From the May 2011 issue

“Pop-up” stars in Boötes

July 2011: Uncover the sometimes surprising, but always intriguing, stars within the Herdsman.
By | Published: May 23, 2011 | Last updated on May 18, 2023
One night in May 2007, as Astronomy Editor David J. Eicher, Contributing Editor Martin Ratcliffe, and I hiked across the barren lava fields of Hawaii’s Kilauea Volcano, I looked up at the stars (while trying not to trip) and noticed Boötes. I asked my companions to stop and gaze at magnitude 2.4 Izar (Epsilon [ε] Boötis) — first with direct vision, and then with averted eyes. In concert, both Dave and Martin said they saw a dim star next to Izar “snap” into view with averted vision.

Neither Dave nor Martin had noticed Izar’s pop-up neighbor before. In fact, I had stumbled upon it myself only recently. Nevertheless, seeing their surprise comforted me because I had reacted the same way. It helped me realize that without the element of surprise, our hobby would be somewhat mundane. To paraphrase the fictitious FBI Special Agent Fox Mulder in the 1998 movie The X-Files: In a universe of infinite possibilities, we should anticipate the unforeseen and expect the unexpected. Perhaps that’s why Dave suggested I share this “stellar” surprise — to help you, too, expect the unexpected.

Izar (Epsilon [ε] Boötis) is a fascinating binary star that offers a test for those using small telescopes. In 1829, Friedrich G. W. Struve honored Izar with the title Pulcherrima (the most beautiful one), owing to its contrasting colors. The author saw the primary as lemon yellow and its companion as a sooty green. Stephen James O’Meara
Izar appears to have a companion in W Boötis, a semiregular variable star lying only 40′ away; in fact, almost 700 light-years separate the two. Damian Peach
W Boötis

Izar’s naked-eye companion is W Boötis (also known as 34 Boötis) — a semiregular variable star whose brightness ranges from magnitude 4.7 to 5.4 over an unpredictable time period. The star, a class M3 red giant, has a diameter some 130 times that of the Sun and a luminosity nearly 3,000 times greater. It’s an old star, most likely in a “pre-helium flash” phase, before it evolves into a white dwarf surrounded by a planetary nebula.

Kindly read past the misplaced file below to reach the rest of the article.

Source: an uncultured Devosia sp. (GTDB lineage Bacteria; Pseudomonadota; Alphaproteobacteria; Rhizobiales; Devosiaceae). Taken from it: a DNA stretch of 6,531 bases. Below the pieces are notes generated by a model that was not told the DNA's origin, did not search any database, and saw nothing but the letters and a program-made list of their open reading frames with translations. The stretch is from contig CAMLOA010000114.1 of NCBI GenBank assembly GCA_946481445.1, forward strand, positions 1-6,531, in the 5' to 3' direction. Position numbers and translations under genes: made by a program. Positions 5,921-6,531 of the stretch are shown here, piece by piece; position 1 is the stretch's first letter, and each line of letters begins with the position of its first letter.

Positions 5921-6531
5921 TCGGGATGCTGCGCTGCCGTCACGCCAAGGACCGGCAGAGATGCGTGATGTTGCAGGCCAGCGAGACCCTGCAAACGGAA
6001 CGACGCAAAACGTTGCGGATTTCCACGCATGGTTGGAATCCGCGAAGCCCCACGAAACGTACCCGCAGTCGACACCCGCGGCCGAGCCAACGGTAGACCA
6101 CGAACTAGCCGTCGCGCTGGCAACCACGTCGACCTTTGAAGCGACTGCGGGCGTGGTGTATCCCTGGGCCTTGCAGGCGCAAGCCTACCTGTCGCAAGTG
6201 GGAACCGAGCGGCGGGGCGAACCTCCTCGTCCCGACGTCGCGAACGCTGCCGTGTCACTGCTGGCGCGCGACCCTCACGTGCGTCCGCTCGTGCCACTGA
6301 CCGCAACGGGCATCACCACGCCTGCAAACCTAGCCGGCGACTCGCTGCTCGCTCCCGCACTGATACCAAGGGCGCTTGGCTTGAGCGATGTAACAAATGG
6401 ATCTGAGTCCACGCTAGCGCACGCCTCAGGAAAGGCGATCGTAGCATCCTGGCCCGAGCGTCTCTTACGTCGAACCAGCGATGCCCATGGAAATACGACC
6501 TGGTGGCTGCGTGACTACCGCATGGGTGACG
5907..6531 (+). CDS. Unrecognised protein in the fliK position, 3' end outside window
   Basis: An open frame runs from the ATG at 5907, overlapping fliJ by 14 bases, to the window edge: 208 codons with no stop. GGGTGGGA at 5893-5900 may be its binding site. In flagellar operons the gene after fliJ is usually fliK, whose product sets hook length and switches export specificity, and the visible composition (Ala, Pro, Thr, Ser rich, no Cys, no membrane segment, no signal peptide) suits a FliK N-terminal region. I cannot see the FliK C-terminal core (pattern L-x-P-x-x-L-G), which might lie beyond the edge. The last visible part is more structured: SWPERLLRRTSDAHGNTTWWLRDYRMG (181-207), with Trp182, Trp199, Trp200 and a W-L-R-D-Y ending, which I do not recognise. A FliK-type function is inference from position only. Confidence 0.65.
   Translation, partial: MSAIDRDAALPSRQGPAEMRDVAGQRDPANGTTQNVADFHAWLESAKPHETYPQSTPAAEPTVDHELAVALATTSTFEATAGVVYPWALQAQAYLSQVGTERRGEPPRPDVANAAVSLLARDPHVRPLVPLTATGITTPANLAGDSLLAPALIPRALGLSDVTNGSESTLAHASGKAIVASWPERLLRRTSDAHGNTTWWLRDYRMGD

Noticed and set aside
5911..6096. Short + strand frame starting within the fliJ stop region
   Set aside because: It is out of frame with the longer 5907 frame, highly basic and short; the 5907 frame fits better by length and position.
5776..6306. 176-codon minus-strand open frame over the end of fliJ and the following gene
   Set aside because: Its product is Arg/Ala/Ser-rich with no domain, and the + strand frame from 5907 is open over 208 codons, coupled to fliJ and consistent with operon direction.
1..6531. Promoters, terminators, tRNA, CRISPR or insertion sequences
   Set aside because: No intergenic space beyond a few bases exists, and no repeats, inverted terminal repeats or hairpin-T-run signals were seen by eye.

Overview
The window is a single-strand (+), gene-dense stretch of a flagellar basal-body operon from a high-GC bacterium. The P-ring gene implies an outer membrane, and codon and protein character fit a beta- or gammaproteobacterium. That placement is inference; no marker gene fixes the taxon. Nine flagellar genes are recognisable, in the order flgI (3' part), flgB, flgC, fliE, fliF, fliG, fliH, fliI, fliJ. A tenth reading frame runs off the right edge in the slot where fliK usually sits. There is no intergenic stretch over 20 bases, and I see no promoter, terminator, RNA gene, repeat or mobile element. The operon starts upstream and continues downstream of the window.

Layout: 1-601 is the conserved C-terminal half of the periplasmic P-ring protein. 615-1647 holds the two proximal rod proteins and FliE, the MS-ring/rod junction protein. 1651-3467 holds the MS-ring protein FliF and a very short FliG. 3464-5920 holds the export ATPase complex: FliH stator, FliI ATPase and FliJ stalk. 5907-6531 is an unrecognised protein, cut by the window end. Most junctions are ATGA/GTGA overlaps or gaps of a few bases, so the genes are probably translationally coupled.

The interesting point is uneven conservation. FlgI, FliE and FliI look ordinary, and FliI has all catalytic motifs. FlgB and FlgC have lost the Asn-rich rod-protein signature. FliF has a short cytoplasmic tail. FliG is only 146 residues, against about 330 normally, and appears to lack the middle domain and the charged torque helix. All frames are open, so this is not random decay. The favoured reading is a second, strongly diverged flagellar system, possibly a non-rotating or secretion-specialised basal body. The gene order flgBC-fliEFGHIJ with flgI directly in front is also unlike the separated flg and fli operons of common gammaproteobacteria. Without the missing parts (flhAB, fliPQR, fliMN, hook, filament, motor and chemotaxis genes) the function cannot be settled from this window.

From 1966 to 1990, W Boötis pulsed with a period of about 25 days. Then, from 1991 to 1994, its period seemed to change to about 50 days, but these observations became muddled when it turned out the comparison stars were themselves variables! In 1996, new studies suggested staggered periods of 25 and 33 days.
Whatever its period, the good news is that whether the star shines at minimum or maximum light, it stays within naked-eye range. But W Boötis easily escapes notice because it lies only 40′ southwest of brighter Izar, which can easily steal our eyes’ attention. Besides, the variable comes to “light” only by using averted vision, especially when it’s dimmest.
Boötes the Herdsman may be a familiar sight in the sky, but it still can hold a few surprises for even the most seasoned of stargazers. Urania’s Mirror/Urania’s Muse
That said, I’d love to learn how many observers can see W Boötis by directly gazing at it (using the eyes’ central cone cells rather than their peripheral rod cells). It’s an ongoing project of mine to test the limits of stargazing using direct vision. The power of night vision can vary not only with individual eyesight but also with one’s observing experience and sky conditions; any light pollution or atmospheric contaminants will diminish your chances.

Still, I’d love to hear what you see (or don’t see). In January 2008, I detected W Boötis with direct vision when, according to Elizabeth Waagen at the American Association of Variable Star Observers, the star’s magnitude was about 5.1.

Izar’s other buddy